This website currently lives in 3 different environments.  My local (development) environment, a Staging Environment also hosted by Softsys Hosting, and the Production Environment.   Since I’m limited to a certain number of databases with my shared hosting plan, I didn’t want to go and create a Staging database for the website.  I was trying to think of some ways to “physically” handle this problem. 

 

First, I thought about using the Production database for Staging and just creating “Staging” tables that mimicked production. So if I had a “ClientQuote” table in Production, I could have a “Staging_ClientQuote” table for Staging.   Doing that would be wrong on so many levels. The most annoying being database migrations and creating different entity classes for all my database tied entities.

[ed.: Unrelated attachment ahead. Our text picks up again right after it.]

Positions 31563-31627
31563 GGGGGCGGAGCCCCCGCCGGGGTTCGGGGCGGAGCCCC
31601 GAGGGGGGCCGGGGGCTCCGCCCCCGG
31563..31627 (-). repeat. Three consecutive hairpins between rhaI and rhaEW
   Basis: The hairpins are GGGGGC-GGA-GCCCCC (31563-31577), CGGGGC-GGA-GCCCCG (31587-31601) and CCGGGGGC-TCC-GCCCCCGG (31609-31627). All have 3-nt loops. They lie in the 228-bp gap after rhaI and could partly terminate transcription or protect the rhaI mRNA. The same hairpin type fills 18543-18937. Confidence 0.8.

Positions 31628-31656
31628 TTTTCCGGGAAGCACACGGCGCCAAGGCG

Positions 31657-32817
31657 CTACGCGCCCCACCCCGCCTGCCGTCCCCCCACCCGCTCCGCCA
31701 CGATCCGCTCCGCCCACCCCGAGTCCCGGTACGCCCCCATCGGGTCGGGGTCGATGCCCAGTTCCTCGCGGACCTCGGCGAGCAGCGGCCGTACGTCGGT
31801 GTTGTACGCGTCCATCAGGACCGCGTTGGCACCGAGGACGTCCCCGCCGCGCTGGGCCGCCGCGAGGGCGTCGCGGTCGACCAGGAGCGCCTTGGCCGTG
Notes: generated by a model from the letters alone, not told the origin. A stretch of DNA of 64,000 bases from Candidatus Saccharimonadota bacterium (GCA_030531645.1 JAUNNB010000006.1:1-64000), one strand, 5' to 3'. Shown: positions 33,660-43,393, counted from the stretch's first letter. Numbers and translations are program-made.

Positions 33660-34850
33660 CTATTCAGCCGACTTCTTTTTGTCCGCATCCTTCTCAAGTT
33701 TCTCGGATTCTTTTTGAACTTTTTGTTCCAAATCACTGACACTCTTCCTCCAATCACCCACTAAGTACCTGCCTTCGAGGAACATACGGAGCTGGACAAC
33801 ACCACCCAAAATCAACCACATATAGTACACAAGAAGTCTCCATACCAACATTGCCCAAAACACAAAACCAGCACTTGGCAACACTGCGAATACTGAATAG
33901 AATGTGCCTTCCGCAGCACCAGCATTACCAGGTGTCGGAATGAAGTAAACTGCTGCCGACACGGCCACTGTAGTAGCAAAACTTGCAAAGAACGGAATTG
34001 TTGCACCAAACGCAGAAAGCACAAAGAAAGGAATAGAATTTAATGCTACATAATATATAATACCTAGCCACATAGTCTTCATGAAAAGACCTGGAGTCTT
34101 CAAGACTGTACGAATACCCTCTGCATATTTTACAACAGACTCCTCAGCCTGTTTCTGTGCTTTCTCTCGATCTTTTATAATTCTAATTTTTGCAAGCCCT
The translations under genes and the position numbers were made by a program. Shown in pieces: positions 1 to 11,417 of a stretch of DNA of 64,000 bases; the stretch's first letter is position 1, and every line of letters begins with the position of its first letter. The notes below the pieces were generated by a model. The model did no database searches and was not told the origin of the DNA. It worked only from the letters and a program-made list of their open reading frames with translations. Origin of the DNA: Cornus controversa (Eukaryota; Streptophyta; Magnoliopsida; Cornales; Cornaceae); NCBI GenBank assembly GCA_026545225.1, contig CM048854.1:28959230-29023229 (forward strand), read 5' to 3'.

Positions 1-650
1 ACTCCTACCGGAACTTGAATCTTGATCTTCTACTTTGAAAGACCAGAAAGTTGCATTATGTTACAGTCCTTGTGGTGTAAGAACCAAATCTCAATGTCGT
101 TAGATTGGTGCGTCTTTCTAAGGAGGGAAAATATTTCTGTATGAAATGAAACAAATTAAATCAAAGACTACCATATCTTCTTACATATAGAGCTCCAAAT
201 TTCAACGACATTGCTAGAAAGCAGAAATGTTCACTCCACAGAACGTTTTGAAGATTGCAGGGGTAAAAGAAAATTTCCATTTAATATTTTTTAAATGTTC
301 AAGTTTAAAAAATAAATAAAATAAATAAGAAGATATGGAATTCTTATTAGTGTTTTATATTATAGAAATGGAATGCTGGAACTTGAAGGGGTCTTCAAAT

So instead, I stepped back and looked at what was really going on in my application to generate these quotes.  The only thing my HomeController needed in it’s RandomQuote method was an instance of “ClientQuote”.   What I really needed to do was provide an alternative way to get this quote in an environment that doesn’t use a database.  I needed ANOTHER concrete class to be used in my staging environment.  Enter StagingClientQuoteService.

 

Snippet from StagingClientQuoteService.cs

 

public class StagingClientQuoteService : IClientQuoteService
   {
       #region IClientQuoteService Members

       public ClientQuote GetRandomClientQuote()
       {
           return new ClientQuote
           {
               City = "Chicago",
               Id = 1,
               Quote = "Jamie Lynn Designs is really amazing! What else can I say?",
               State = "IL",
               SubmittedBy = "Dave"
           };
       }

       #endregion
   }